True, seedlings dont NEED nutes if they're planted in cheap store-bought MG or some other crap, but if a proper medium is used they certainly need them after the first week. As a commercial organic grower in the southwest desert, I amend my fields with only phosphorous in the beginning (as do ALL large producers who deal with the typical southwest deserts native to the pepper which has a low presence of N). This is because peppers NEED it more than nitro at the seedling stage. I realize most people simply buy seed starter which already contains nutes but you cannot group ALL veges the same. Sure, theyll grow with average results and most average growers will never know the difference, but the fact is unlike many vegetables, peppers need twice as much P than K in the beginning. So yes, PEPPERS DONT LIKE HEAVY N. If you mix your own starter, and you should because its cheaper and gets better results, you will need to feed your plants after just a few days, just like hydro growers. I realize most just buy starter medium (which contains nutes), but that is also why most people think seedlings dont need to be fed for weeks. During fruit stage, more N is needed NOT PHOSPHOROUS (contrary to generic gardening beliefs) for mature peppers to continue producing enough for a 2nd and possibly 3rd harvest. Moruga man is spraying the same old misinformation you'll find on the web, Nitrogen is not a "vegetative" phase necessity with peppers. Which is why my yields of organic peppers are twice that of the hobbyist. Tomorrow Ill be tilling 600 lbs of phosphorous into 3 acres of low nitrogen clay as I have for years, and I wont be adding N until harvest. Come on out some time and check it out.


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RE: Help, suggestions, am I on the right track

My take is this, but be warned, I haven't considered the question for long and I'm not an expert in the first place. :)

The seed lives off its internal nutrient package at least until the cots deploy, and possibly until the first leaves. Then they depend on the roots that should have grown. The fact that yours stopped about that point means either that root development sucks (something you surely would have noticed during transplant) or that the soil chemistry either a) has no nutes or b) is not allowing the plant to take up what nutes are present.

Just for experiment I'm fertilize some and move (bare root) more to a known friendly soil, even if it isn't what you plan to grow out in.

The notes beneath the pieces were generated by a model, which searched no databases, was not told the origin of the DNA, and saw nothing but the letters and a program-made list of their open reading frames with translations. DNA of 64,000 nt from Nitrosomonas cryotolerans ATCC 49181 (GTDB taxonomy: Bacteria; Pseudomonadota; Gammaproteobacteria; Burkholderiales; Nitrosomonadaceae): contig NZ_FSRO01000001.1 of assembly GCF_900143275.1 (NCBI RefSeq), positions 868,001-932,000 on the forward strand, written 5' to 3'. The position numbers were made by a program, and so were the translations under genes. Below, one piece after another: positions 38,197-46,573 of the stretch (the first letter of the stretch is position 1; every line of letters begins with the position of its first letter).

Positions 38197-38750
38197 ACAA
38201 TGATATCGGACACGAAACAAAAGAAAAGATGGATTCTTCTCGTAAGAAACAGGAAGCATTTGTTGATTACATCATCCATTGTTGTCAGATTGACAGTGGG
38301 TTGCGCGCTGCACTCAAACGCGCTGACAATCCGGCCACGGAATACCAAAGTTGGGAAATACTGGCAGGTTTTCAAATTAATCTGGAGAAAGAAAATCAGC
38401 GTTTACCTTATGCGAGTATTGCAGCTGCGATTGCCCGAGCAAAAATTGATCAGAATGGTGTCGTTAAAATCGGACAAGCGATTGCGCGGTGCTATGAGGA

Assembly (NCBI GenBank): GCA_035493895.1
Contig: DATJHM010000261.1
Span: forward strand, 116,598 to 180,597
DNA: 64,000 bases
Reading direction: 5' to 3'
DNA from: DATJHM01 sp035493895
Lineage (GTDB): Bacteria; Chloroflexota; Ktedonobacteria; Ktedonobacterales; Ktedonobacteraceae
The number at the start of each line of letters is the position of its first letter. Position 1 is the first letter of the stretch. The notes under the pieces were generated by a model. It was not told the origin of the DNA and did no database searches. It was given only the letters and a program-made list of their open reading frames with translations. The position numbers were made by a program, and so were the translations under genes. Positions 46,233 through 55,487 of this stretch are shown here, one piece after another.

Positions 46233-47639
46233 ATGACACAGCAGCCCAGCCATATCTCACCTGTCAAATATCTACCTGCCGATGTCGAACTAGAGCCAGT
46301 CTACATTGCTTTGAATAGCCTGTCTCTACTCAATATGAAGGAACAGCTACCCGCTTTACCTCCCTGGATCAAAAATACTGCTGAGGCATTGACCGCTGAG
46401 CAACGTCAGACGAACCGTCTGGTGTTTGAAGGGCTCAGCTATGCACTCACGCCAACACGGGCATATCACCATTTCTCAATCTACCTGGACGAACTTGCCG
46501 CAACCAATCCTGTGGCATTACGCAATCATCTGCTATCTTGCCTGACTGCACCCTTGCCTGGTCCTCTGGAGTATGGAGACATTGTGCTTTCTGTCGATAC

Good luck,
Dennis


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RE: Help, suggestions, am I on the right track

  • Posted by esox07 4b Wisconsin (My Page) on
    Wed, Mar 12, 14 at 22:08

Yah, DMForcier makes a good point. you could move some and keep some as is and just try a fert. If you have spare plants to experiment with, that is good, but if not, I would move them all to some nutrient rich fresh soil.
Bruce


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RE: Help, suggestions, am I on the right track

Thank you all for the advice and suggestions. When I transplanted 1/2 the peppers, the roots look good for the size, they even reached to the bottom of the cup.

Update;

The 1/2 that was repotted greened up no longer yellow and new tiny leaves are producing.

The 1/2 that I left in the same soil conditions that I gave a weak dose of ferts took to that and are no longer yellow.

I think no nutes were in the soil, the bags available were outside looked to be from last year and frozen when I originally purchased or if from this year the outdoor conditions and bitter cold froze them and probably spent any added nuts out into the ground.

I will see how they do over the next week and if both are doing good I will keep it the way it is, if they start doing poorly I will repot the remaining.

Mark


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RE: Help, suggestions, am I on the right track

Good to hear Mark. I took a look at the ingredients of some cactus mix yesterday whilr I was at Lowe's and the stuff seems to be made with pretty decent components.

Kevin


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RE: Help, suggestions, am I on the right track

They bounced back, the smaller one you can still see a bit of the yellowing on the bottom leaves while the new growth is green the whole plant used to be yellow, the larger seems to have taken well to the weak fertilizer shot.

Just glad to have the peppers back on track for the season.